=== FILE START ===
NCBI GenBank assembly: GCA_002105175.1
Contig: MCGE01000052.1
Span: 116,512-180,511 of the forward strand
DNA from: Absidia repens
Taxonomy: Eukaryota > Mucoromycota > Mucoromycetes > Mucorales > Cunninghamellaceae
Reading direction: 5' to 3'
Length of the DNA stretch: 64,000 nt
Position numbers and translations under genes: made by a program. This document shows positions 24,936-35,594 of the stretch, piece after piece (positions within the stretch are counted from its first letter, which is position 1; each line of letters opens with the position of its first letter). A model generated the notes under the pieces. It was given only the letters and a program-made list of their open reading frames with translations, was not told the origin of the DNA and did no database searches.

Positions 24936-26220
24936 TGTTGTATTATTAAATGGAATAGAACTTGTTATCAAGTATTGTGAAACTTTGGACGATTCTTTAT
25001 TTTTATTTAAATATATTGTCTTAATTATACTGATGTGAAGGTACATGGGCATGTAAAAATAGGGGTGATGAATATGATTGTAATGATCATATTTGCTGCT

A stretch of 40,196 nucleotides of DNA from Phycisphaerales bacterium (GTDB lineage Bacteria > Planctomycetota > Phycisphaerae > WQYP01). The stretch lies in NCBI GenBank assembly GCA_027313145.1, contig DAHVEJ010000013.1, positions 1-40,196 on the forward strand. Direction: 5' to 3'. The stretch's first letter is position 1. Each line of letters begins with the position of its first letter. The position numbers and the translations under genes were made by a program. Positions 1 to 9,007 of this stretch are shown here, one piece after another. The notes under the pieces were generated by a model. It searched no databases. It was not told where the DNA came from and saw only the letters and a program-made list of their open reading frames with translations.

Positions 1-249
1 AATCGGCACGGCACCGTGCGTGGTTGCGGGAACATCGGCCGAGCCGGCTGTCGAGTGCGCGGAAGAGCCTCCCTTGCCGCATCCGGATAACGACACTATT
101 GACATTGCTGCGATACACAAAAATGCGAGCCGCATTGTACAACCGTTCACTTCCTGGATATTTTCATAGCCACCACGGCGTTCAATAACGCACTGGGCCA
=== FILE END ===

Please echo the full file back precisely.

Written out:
NCBI GenBank assembly: GCA_002105175.1
Contig: MCGE01000052.1
Span: 116,512-180,511 of the forward strand
DNA from: Absidia repens
Taxonomy: Eukaryota > Mucoromycota > Mucoromycetes > Mucorales > Cunninghamellaceae
Reading direction: 5' to 3'
Length of the DNA stretch: 64,000 nt
Position numbers and translations under genes: made by a program. This document shows positions 24,936-35,594 of the stretch, piece after piece (positions within the stretch are counted from its first letter, which is position 1; each line of letters opens with the position of its first letter). A model generated the notes under the pieces. It was given only the letters and a program-made list of their open reading frames with translations, was not told the origin of the DNA and did no database searches.

Positions 24936-26220
24936 TGTTGTATTATTAAATGGAATAGAACTTGTTATCAAGTATTGTGAAACTTTGGACGATTCTTTAT
25001 TTTTATTTAAATATATTGTCTTAATTATACTGATGTGAAGGTACATGGGCATGTAAAAATAGGGGTGATGAATATGATTGTAATGATCATATTTGCTGCT

A stretch of 40,196 nucleotides of DNA from Phycisphaerales bacterium (GTDB lineage Bacteria > Planctomycetota > Phycisphaerae > WQYP01). The stretch lies in NCBI GenBank assembly GCA_027313145.1, contig DAHVEJ010000013.1, positions 1-40,196 on the forward strand. Direction: 5' to 3'. The stretch's first letter is position 1. Each line of letters begins with the position of its first letter. The position numbers and the translations under genes were made by a program. Positions 1 to 9,007 of this stretch are shown here, one piece after another. The notes under the pieces were generated by a model. It searched no databases. It was not told where the DNA came from and saw only the letters and a program-made list of their open reading frames with translations.

Positions 1-249
1 AATCGGCACGGCACCGTGCGTGGTTGCGGGAACATCGGCCGAGCCGGCTGTCGAGTGCGCGGAAGAGCCTCCCTTGCCGCATCCGGATAACGACACTATT
101 GACATTGCTGCGATACACAAAAATGCGAGCCGCATTGTACAACCGTTCACTTCCTGGATATTTTCATAGCCACCACGGCGTTCAATAACGCACTGGGCCA